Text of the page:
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Squamous Cell Atypia Suggesting High-grade Lesions: Correlation of Morphological Data, HPV Test Results and Follow-up | OMICS International
ISSN: 2157-7099
Journal of Cytology & Histology

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Squamous Cell Atypia Suggesting High-grade Lesions: Correlation of Morphological Data, HPV Test Results and Follow-up

Alameda F1,2*, Hernández E1, Del Amo E1,2, Bellosillo B1,3, Serrano L1 and Carreras R1,2

1Department of Pathology, and Obstetrics and Gynecology, Hospital del Mar, Barcelona, Spain

2Autonomous University of Barcelona, Spain

3Pompeu Fabra University, Barcelona Catalonia, Spain

*Corresponding Author:
Alameda F
Department of Pathology
c/Passeig Maritim 25-2908003 Barcelona, Spain
Tel: +34932483919
Fax: +34932483131
E-mail: [email protected]

Received Date: Jan 19, 2016; Accepted Date: Mar 08, 2016; Published Date: Mar 18, 2016

Citation: Hernández E, Del Amo E, Bellosillo B, Serrano L, Alameda F, et al. (2016) Squamous Cell Atypia Suggesting High-grade Lesions: Correlation of Morphological Data, HPV Test Results and Follow-up. J Cytol Histol 7:396. doi:10.4172/2157-7099.1000396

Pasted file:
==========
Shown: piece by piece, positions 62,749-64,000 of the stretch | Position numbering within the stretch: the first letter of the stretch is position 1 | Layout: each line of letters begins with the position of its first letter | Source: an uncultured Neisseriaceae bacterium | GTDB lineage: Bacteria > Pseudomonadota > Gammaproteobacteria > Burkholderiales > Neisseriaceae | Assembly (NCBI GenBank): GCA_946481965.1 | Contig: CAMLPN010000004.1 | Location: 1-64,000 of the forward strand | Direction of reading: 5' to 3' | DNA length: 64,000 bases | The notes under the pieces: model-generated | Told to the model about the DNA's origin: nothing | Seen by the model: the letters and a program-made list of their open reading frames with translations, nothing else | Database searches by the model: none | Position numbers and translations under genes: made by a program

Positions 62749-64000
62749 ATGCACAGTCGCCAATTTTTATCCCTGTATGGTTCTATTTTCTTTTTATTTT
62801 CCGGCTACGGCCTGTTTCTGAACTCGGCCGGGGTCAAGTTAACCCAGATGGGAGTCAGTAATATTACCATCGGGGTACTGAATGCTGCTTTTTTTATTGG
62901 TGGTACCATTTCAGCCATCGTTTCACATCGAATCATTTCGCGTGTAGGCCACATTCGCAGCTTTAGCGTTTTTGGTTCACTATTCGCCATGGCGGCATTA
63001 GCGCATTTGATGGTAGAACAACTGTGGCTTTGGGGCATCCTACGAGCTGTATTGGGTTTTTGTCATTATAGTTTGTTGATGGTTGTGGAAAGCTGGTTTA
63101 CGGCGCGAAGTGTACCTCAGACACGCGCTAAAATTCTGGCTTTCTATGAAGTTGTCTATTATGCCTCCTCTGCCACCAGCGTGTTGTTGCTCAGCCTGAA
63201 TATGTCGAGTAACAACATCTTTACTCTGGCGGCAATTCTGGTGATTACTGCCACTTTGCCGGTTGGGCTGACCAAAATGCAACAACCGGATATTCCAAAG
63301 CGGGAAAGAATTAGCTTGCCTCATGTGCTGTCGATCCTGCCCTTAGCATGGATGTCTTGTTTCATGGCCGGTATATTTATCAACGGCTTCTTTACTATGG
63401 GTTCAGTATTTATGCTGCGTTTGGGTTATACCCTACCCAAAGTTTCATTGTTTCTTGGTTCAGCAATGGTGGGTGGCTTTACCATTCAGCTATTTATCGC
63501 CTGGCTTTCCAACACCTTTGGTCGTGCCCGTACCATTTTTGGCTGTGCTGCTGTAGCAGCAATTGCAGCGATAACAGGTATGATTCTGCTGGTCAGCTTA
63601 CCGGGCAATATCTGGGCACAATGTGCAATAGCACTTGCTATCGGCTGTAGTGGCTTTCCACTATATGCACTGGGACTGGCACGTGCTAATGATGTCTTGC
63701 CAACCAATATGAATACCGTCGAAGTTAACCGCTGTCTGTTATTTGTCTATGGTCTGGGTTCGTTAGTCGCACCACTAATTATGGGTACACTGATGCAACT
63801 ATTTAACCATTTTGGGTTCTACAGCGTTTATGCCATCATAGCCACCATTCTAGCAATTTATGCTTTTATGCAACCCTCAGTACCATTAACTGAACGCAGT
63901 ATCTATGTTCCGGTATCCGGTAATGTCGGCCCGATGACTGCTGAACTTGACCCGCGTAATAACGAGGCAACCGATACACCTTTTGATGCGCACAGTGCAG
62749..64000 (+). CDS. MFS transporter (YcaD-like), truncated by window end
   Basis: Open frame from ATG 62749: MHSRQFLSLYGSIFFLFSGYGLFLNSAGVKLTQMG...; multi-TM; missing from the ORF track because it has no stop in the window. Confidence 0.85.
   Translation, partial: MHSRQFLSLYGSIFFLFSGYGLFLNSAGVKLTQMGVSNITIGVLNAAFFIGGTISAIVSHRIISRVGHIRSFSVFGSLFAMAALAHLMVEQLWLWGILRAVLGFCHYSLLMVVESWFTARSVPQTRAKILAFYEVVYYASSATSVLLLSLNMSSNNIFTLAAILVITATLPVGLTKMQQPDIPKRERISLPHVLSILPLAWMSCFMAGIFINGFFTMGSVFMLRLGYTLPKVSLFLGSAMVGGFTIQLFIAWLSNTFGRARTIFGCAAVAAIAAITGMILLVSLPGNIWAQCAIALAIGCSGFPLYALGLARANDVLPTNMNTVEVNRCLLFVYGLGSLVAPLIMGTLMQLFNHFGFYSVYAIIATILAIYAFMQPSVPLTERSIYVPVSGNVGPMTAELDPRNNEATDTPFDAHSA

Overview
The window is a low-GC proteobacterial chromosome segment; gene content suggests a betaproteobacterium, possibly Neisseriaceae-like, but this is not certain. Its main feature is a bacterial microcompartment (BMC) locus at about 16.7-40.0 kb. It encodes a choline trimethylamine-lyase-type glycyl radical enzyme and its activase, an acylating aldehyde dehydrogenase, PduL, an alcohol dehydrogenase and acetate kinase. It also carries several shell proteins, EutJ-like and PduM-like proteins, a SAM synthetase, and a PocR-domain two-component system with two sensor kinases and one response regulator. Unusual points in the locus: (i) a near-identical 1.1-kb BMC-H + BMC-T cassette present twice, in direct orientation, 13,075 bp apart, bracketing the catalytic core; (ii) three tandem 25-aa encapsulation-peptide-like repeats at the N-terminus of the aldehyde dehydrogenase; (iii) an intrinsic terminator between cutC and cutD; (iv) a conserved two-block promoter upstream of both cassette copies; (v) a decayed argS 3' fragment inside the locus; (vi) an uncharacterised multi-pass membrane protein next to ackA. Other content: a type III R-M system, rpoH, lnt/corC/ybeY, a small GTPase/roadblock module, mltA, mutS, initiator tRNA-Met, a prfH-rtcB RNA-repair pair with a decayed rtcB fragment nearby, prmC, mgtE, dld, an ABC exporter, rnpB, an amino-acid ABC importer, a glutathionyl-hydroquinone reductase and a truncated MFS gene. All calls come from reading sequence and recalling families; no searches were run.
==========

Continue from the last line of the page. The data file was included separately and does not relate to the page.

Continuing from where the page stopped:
Copyright: © 2016 Alameda F, et al. This is an open-access article distributed under the terms of the Creative Commons Attribution License, which permits unrestricted use, distribution, and reproduction in any medium, provided the original author and source are credited.

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Background: Squamous cell atypia suggesting high-grade lesion (ASCH) is a cytological lesion, related to a high-grade lesion. Guidelines recommend performing a colposcopy in these cases, without HPV testing.